Mass. Utilities Back out of Plan to Buy Power Generated by Cape Wind

Source: By JON KAMP and  ERIN AILWORTH, Wall Street Journal • Posted: Monday, January 12, 2015

Reversal Could Deal a Serious Blow to Long-Delayed Wind Farm off the State’s Coast

Nantucket Sound as seen from Popponesset Beach in Mashpee, Mass., where the Cape Wind offshore wind turbine power generation project won approval for construction.
Nantucket Sound as seen from Popponesset Beach in Mashpee, Mass., where the Cape Wind offshore wind turbine power generation project won approval for construction. ASSOCIATED PRESS

National Grid and NStar, a subsidiary of Northeast Utilities , were slated to buy a combined 77.5% of the output from the 130 turbine, 468-megawatt wind project, which isn’t yet under construction. But they announced late Tuesday they had backed out, saying the project had missed financing and construction commitments it was supposed to hit by Dec. 31.

“National Grid is disappointed that Cape Wind has been unable to meet its commitments under the contract,” the utility said. Northeast Utilities spokeswoman Caroline Pretyman confirmed that NStar’s contract was also terminated.

The result could spell money-raising trouble for the project, which has long been on track to be the first offshore wind farm in the U.S. but has faced repeated delays over the last 14 years amid protracted legal fights with its main opponent, the Alliance to Protect Nantucket Sound. Republican donor and energy businessman William Koch is an Alliance board member.

Cape Wind spokesman Mark Rodgers said the project, which Energy Management Inc. is developing, has secured more than $1.5 billion in announced financing commitments and more that wasn’t announced. Still, the power-purchase dispute needs successful resolution “for those commitments to remains in force,” Mr. Rodgers said in an email.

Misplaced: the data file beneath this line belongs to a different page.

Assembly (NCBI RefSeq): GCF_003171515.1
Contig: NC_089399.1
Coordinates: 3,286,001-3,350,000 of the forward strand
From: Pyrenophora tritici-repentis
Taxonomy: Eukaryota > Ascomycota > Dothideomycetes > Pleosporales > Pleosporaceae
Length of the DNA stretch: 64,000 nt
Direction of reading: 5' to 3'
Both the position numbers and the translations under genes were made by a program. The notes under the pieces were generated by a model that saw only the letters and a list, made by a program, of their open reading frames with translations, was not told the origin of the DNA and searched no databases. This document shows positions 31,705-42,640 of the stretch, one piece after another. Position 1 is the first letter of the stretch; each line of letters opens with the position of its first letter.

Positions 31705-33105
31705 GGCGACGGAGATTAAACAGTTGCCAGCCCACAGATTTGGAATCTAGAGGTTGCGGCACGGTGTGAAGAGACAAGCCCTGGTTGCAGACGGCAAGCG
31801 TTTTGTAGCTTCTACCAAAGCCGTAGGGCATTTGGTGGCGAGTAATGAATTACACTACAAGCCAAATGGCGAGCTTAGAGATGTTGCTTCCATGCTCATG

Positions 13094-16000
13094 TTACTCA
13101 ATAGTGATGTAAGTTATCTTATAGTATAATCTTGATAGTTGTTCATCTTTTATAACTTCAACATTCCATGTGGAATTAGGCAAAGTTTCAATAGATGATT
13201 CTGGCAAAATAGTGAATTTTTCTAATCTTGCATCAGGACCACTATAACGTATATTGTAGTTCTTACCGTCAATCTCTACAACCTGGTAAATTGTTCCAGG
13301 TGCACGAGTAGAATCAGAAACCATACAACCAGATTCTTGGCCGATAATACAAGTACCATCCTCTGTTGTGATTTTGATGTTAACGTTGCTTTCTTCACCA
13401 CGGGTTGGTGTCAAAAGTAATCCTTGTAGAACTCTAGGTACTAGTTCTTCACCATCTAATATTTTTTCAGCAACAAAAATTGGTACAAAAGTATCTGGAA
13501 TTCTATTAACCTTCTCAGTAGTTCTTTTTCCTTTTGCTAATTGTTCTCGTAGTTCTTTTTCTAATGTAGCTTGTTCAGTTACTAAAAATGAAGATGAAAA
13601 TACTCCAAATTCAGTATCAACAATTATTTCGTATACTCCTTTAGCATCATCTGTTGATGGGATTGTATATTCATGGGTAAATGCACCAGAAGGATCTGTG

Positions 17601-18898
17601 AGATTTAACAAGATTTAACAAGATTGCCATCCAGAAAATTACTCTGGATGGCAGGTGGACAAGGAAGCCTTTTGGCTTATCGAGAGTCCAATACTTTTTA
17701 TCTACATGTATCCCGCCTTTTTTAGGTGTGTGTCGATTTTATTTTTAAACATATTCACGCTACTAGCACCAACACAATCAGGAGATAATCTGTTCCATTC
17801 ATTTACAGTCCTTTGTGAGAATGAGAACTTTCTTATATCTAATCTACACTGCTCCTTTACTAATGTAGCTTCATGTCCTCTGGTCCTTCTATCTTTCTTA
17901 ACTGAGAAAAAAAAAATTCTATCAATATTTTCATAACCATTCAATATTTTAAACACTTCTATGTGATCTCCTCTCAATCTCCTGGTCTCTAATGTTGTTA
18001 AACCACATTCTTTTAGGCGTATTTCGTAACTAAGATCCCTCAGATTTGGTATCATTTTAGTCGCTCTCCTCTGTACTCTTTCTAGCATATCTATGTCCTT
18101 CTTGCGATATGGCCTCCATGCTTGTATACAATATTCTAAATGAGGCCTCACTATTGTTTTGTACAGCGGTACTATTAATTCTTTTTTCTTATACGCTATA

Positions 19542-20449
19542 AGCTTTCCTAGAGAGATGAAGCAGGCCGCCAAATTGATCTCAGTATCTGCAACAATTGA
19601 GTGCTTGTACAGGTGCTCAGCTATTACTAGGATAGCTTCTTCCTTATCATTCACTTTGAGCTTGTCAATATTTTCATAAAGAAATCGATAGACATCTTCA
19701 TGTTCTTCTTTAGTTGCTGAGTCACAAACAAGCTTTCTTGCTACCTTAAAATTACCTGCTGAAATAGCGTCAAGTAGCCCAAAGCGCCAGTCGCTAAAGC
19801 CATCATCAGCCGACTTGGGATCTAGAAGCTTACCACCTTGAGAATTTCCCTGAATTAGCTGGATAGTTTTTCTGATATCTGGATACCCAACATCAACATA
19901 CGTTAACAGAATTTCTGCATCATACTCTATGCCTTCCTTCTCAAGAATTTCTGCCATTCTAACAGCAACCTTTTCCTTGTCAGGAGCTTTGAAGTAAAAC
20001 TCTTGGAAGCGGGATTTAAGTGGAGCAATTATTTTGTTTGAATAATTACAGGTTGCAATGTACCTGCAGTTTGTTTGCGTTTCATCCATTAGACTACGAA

“Without the contracts, the Cape Wind project is unable to go forward,” said Alex Klein, senior research director at IHS Energy. The project’s problems, he added, reflect the challenging economics of offshore wind energy in the U.S. as it tries to compete with cheaper forms of power generation. “As a consequence, there’s unlikely to be much in the way of commercial development of offshore wind, certainly in the next decade.”

When signed, the power purchase deals were hailed as critical for Cape Wind’s construction, in part because they showed there was demand for the power. Still, they also drew some criticism because the wind-generated power would be pricier than electricity from conventional land-based generators.

Cape Wind argued to National Grid and NStar that it missed key milestones because of “extended, unprecedented and relentless litigation” mounted by the Alliance group. Cape Wind doesn’t believe the contract terminations are valid, Mr. Rodgers said.

Both utilities disagreed. “The challenges alluded to by Cape Wind were ongoing and well known to the parties at the time the agreement was entered into and were not the type of events that would excuse Cape Wind from performing its obligations under the contract,” Ms. Pretyman, the Northeast Utilities spokeswoman said in an email.

Audra Parker, president of the Alliance to Protect Nantucket Sound, called the canceled utilities deals “a near-fatal blow” for Cape Wind. Her group also has pending court cases challenging the contracts and federal agencies that approved permitting, she said.

“It’s too early to offer a eulogy” for the wind project, said Jon Mitchell, the mayor of New Bedford, Mass. His city—a former whaling hub—would play a key role in shipping parts out to the wind farm site off the southern coast of Cape Cod. He cited the many roadblocks the project previously overcame.

Whether Cape Wind lives or dies, both he and soon-to-depart Massachusetts Gov. Deval Patrick, a Democrat who has long supported the wind project, noted the state’s robust offshore power potential.

“The wind’s not going anywhere,” Mr. Mitchell said.